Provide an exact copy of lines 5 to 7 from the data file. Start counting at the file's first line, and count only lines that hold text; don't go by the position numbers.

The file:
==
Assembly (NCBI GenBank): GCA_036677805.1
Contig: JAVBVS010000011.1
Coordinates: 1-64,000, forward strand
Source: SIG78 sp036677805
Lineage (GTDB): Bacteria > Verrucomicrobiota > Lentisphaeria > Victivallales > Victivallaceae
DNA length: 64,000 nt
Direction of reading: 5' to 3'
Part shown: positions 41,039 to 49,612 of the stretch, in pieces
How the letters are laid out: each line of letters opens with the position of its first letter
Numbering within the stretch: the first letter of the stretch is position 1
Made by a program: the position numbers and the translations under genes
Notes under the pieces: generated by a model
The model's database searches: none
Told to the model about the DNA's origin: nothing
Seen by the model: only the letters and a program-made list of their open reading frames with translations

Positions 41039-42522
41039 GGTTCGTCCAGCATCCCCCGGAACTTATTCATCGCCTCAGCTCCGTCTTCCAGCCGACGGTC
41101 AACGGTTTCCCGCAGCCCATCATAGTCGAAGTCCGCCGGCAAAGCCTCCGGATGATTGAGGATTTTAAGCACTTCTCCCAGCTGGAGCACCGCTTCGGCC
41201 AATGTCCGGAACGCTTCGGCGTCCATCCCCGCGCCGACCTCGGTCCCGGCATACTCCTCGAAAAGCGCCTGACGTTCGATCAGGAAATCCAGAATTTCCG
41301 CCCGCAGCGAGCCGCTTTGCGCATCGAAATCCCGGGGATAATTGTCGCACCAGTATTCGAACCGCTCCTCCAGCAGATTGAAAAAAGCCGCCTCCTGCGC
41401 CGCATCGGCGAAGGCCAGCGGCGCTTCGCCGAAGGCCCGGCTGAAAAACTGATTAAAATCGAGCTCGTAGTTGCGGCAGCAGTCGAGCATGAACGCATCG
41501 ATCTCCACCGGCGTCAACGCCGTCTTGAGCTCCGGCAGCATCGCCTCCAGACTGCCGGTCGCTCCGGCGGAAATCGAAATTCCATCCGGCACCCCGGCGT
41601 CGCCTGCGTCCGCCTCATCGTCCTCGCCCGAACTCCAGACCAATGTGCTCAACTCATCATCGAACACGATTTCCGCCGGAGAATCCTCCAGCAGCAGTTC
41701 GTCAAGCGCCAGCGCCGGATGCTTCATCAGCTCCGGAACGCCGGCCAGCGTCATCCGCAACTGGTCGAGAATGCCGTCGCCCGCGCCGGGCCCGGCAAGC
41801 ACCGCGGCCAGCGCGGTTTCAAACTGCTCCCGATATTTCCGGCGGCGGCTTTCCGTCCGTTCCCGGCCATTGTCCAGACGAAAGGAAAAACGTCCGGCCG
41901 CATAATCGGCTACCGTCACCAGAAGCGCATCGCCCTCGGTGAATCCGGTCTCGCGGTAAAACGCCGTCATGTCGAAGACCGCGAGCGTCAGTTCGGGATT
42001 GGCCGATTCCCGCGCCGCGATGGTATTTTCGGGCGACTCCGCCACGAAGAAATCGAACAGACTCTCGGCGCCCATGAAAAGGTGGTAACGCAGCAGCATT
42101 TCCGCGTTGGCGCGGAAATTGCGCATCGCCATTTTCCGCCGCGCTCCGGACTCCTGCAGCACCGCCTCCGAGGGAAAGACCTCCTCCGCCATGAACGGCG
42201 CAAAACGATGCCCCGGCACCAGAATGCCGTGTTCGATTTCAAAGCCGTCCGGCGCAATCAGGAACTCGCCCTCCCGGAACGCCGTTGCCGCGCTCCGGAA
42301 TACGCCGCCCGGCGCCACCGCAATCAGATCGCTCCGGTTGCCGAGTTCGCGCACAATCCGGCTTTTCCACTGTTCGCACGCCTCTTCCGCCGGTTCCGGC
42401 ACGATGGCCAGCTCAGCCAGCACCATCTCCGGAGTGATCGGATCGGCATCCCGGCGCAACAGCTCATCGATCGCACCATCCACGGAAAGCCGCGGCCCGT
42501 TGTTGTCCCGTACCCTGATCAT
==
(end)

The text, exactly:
Lineage (GTDB): Bacteria > Verrucomicrobiota > Lentisphaeria > Victivallales > Victivallaceae
DNA length: 64,000 nt
Direction of reading: 5' to 3'